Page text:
‘Under this rule, and prior to its adoption, it is and has been the law of this state that notices of appeal are to be liberally construed so as to protect the right of appeal if it is reasonably clear what appellant was trying to appeal from, and where the respondent could not possibly have been misled or prejudiced. There are many cases in which, under this rule, the word ‘judgment’ has been interpreted to mean ‘order,’ and vice versa. Thus in Adams v. Talbott, 20 Cal.2d 415, 126 P.2d 347, 348, the notice of appeal stated that the appeal was taken ‘from the judgment rendered in favor of the defendant.’ This notice was filed after the expiration of the time for an appeal from the judgment. It was held that since it was apparent what appellant was seeking to have reviewed, the notice even though it read ‘judgment’ should be interpreted to mean that it referred to a subsequent appealable order. In the same way, and for the same reasons, in Perry v. First Corporation, 167 Cal.App.2d 359, 334 P.2d 299, where the notice of appeal described the ‘judgment’ the court construed it as an appeal from a minute order. See also Holden v. California Employment Stabilization Comm., 101 Cal.App.2d 427, 225 P.2d 634. The converse is also true. Notices of appeal describing an ‘order’ have been construed to mean ‘judgment.’ Thus in Collins v. City and County of San Francisco, 112 Cal.App.2d 719, 247 P.2d 362, the notice of appeal described a minute order of a given date. It was construed as an appeal from a ‘judgment’ of a different date. In Evola v. Wendt Construction Co., 158 Cal.App.2d 658, 323 P.2d 158, the notice of appeal described the appeal as being taken from the order sustaining the demurrer without leave to amend. It was construed as an appeal from the judgment subsequently entered. See also Girard v. Monrovia City School District, 121 Cal.App.2d 737, 264 P.2d 115; Karrell v. Watson, 116 Cal.App.2d 769, 254 P.2d 651, 255 P.2d 464.
‘In the instant case, there is no showing that plaintiffs were or could have been misled or prejudiced because of the ambiguous language of the notice of appeal. In fact quite the contrary appears. * * * This is a proper case, under the authority of the cases already cited, supra, where the words ‘orders and rulings' should be interpreted to mean ‘judgment.’ Thus the present appeal is not only from the order denying the motion for relief from default, but also from the judgment.' It seems apparent that respondent could not have been misled at bar.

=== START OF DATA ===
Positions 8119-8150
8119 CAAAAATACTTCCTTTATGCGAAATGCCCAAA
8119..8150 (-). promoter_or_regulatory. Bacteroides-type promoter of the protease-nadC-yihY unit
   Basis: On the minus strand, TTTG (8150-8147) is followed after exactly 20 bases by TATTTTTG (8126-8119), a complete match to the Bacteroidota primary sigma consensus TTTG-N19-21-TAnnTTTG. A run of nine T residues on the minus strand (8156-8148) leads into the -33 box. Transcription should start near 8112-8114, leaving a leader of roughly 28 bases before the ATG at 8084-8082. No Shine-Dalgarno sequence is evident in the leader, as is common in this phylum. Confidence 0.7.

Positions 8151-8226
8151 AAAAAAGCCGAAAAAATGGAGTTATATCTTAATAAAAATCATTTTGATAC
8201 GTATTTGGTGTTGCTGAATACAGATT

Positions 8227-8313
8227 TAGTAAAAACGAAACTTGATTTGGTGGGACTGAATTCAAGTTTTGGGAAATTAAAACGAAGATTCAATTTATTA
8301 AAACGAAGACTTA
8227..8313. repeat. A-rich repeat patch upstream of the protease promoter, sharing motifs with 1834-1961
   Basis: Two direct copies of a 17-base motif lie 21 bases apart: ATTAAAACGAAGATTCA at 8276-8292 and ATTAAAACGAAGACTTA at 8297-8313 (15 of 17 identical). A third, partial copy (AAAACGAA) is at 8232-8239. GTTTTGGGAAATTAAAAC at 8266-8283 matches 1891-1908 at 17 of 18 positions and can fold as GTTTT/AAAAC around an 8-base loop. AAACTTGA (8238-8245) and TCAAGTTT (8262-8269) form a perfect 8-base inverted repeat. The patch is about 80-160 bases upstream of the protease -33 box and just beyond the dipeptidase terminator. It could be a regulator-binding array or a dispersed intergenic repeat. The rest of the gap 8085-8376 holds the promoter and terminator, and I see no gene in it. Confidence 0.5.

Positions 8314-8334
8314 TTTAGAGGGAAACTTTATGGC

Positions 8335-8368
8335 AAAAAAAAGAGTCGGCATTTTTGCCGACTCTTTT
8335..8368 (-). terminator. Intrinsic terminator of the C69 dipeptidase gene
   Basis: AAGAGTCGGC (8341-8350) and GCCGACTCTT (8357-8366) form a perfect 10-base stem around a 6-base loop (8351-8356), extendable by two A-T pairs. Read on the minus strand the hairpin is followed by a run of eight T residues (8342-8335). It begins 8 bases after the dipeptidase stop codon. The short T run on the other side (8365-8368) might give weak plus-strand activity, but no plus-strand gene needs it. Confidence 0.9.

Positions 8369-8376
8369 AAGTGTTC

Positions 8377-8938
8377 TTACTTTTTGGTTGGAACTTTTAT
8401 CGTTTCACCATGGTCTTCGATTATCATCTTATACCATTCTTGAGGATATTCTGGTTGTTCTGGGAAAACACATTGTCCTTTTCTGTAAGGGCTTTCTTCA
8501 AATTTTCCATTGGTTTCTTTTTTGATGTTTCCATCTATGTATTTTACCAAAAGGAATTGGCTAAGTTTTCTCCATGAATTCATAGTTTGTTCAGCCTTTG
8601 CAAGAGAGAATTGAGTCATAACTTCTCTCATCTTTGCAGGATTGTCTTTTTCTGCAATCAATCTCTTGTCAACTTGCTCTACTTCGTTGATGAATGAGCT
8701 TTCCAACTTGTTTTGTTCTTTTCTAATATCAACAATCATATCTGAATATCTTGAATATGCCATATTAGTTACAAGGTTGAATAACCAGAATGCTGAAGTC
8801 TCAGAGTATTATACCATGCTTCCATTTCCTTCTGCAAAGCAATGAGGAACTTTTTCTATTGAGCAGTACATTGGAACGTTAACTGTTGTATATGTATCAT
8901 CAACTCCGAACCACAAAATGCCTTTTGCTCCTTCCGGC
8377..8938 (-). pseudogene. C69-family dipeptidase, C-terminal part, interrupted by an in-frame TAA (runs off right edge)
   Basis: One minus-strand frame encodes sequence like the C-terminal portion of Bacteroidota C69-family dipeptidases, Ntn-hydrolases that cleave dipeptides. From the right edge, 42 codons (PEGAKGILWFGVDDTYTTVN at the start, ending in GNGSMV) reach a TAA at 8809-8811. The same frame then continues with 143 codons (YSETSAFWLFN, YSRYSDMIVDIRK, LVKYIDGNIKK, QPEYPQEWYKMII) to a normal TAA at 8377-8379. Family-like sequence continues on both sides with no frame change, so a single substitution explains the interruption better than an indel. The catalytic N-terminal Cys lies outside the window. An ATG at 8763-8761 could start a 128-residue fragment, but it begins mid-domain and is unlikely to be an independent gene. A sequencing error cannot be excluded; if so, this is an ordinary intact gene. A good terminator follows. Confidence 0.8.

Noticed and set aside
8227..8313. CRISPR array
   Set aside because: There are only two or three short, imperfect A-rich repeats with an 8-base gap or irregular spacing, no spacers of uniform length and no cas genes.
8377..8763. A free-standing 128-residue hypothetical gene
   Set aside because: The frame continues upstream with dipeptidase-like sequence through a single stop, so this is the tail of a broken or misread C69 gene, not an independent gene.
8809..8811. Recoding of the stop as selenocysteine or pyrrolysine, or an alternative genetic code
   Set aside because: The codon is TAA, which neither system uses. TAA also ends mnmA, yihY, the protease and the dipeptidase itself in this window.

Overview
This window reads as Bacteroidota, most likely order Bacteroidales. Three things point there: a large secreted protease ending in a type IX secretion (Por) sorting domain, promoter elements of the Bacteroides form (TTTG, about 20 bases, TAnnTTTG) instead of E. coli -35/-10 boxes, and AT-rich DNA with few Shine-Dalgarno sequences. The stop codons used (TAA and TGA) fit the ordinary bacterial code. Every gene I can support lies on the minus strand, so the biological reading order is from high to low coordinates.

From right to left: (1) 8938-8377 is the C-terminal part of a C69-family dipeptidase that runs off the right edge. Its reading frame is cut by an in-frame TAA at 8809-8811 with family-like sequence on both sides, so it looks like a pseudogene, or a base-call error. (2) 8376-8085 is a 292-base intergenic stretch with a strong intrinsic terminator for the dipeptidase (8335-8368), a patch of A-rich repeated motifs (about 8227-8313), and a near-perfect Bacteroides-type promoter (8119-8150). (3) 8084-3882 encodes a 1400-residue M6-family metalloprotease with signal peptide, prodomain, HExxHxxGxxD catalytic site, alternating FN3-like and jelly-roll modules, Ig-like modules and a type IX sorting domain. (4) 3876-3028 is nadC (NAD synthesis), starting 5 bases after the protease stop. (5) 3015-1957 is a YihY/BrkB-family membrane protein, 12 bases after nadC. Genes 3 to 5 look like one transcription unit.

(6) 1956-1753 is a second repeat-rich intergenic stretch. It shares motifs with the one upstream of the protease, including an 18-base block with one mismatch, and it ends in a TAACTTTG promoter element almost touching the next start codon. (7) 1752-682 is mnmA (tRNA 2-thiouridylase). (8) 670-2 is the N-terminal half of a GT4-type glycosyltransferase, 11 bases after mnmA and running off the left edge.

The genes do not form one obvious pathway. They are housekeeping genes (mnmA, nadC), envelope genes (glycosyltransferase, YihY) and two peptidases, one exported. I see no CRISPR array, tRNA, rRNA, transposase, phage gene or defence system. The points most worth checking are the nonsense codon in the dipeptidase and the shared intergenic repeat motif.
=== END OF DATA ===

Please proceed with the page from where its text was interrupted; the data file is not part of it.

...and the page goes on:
We therefore feel constrained to treat the record as showing ‘good cause’ within Rule 2(c), as was done in Larrus v. First National Bank, supra, 122 Cal.App.2d 884, 886, 266 P.2d 143, though no good cause was actually shown by or on behalf of appellants.
We proceed to a consideration of the merits, but appellants' position is not improved thereby.
We do not have before us the complaint in the action, but the Amended Petition for Order for Arbitration to Proceed, filed by Jacqueline Hohn, alleges the making of a lease from her as landlord to Andrew V. Hohn and Mary Grace Hohn as lessees, for a period of 15 years, covering property in Los Angeles County known as the Plum Canyon Hog Ranch and providing that the premises should be used for the sole purpose of conducting thereon a general hog raising business. Also that:
‘A controversy has arisen out of said contract and now exists and is as follows: Lessees claim that said lessees are prohibited by legal authority from maintaining a hog ranch on the demised premises and thereby and by virtue of the provisions of said lease, said lease is terminated’ and:
‘Said written contract contains a provision to settle by arbitration any controversy arising out of the contract or the refusal to perform the whole or any part thereof.’
It further alleges that although petitioner and lessees respectively had appointed an arbitrator, those two appointees were unable to agree upon an independent third arbitrator as provided by the terms of the lease. The prayer was for appointment of such third arbitrator by the court and for other appropriate relief. The board was thus completed, hearings were held by the arbitrators, who made their award containing these findings:
‘The lease duly and legally entered into on May 18, 1954 by and between PETITIONER, JACQUELINE E. HOHN as ‘Landlord’ and RESPONDENTS, ANDREW V. HOHN and MARY GRACE HOHN as ‘Tenants' is a valid, binding lease on the parties; RESPONDENTS as lessee have not been prevented by legal authority from operating a hog ranch on the demised premises, nor has there been a frustration of the purpose of the lease, and therefore, the purported abandonment of the demised premises by RESPONDENTS, as tenants, was ineffectual and unjustified, and constituted a breach of the terms of the lease.’
The arbitrators then ordered that petitioner Jacqueline Hohn recover from Andrew V. Hohn and Mary Grace Hohn the sum of $6,900.00 accrued rent with interest in the sum of $615.18, the sum of $850.00 for repairs and restoration of the premises, plus $1,172.54 for taxes paid by petitioner, with interest thereon.